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Through our very own editors and guest writers, this blog will discuss the INSIDE scoop on the admissions process of various schools and programs. If you wish to ask a specific question, please write to us, and we will make every attempt to address your questions in our future blog discussions.
Monday, November 18, 2013
Finding a Reason Not to Go to Law School
How about a thousand of them?

The Chicago Tribune reports that a local personal injury attorney Matthew Willens is launching an "Anything But Law School Graduate Scholarship", awarding $1,000 each year to students who pursue graduate studies in a non-legal realm. Publicity stunt? Sure. A thousand dollars a year might buy a grad student some textbooks. But his point is clear.

The legal job market is not improving. Law school applications were down 18% last year. Things are not better for newly minted lawyers. At least not generally speaking.

Is Willens going to turn the tide? Of course not. He is a practicing personal injury attorney (enter venomous internet snipes), and this will raise his profile. Publicly, he's trying to ward students off from the monumental investment in a law school education, given the diminishing returns in the current job market.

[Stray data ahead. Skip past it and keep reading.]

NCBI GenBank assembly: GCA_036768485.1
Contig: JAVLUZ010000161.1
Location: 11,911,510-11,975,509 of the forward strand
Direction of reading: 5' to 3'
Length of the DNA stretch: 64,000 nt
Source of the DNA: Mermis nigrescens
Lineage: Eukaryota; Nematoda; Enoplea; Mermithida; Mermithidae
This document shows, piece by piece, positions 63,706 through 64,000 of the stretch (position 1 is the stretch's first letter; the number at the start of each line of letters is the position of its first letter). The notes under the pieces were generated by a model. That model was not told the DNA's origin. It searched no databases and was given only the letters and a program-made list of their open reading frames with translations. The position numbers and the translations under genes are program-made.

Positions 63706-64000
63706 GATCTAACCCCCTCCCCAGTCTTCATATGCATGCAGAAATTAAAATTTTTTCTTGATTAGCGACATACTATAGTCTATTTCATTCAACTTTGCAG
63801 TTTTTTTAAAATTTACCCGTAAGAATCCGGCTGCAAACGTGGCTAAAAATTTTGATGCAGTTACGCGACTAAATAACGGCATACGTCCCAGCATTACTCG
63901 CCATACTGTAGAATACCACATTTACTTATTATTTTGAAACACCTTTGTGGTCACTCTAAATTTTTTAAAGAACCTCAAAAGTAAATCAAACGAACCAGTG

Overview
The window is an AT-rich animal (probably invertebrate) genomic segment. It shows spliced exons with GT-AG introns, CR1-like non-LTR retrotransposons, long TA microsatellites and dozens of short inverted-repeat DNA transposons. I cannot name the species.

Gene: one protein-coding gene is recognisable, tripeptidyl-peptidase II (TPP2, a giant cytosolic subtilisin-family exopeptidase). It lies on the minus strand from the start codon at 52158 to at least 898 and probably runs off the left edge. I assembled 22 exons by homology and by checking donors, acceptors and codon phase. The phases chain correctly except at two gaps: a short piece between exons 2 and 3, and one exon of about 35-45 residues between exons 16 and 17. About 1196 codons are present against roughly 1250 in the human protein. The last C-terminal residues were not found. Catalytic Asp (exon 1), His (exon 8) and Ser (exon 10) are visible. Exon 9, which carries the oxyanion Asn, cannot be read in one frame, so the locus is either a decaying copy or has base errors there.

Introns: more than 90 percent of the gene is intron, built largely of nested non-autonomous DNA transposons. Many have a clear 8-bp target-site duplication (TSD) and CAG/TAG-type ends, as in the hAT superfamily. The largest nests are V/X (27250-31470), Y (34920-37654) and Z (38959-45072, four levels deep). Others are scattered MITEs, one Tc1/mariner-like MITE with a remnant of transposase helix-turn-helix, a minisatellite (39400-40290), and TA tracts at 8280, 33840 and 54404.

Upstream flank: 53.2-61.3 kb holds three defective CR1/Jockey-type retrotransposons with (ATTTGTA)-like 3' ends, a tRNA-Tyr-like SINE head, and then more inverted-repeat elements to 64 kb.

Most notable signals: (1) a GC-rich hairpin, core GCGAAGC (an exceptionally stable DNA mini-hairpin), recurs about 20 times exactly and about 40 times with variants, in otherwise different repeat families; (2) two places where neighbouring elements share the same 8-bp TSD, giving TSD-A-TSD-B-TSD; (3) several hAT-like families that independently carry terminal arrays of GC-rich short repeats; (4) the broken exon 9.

He's also making an economic point. If the supply of lawyers outweighs the demand for their services, well, then you have a bunch of unemployed lawyers. The remedy? Fewer lawyers. Go to grad school to do something else.

Each time this conversation bubbles to the surface, it's eventually followed by talk about how law schools can reverse the tide. Sure, leveling out the supply/demand balance will help. But how about better equipping law students to practice law?

Fresh out of law school law students have very few practical skills. Law firms that are bleeding money no longer want to take the several years required to train new associates. Why not churn out law students who have more to offer to the market, and right away?

Seems more effective than a $1,000 scholarship to another grad school, but, touche, Mr. Willens. You got us talking.


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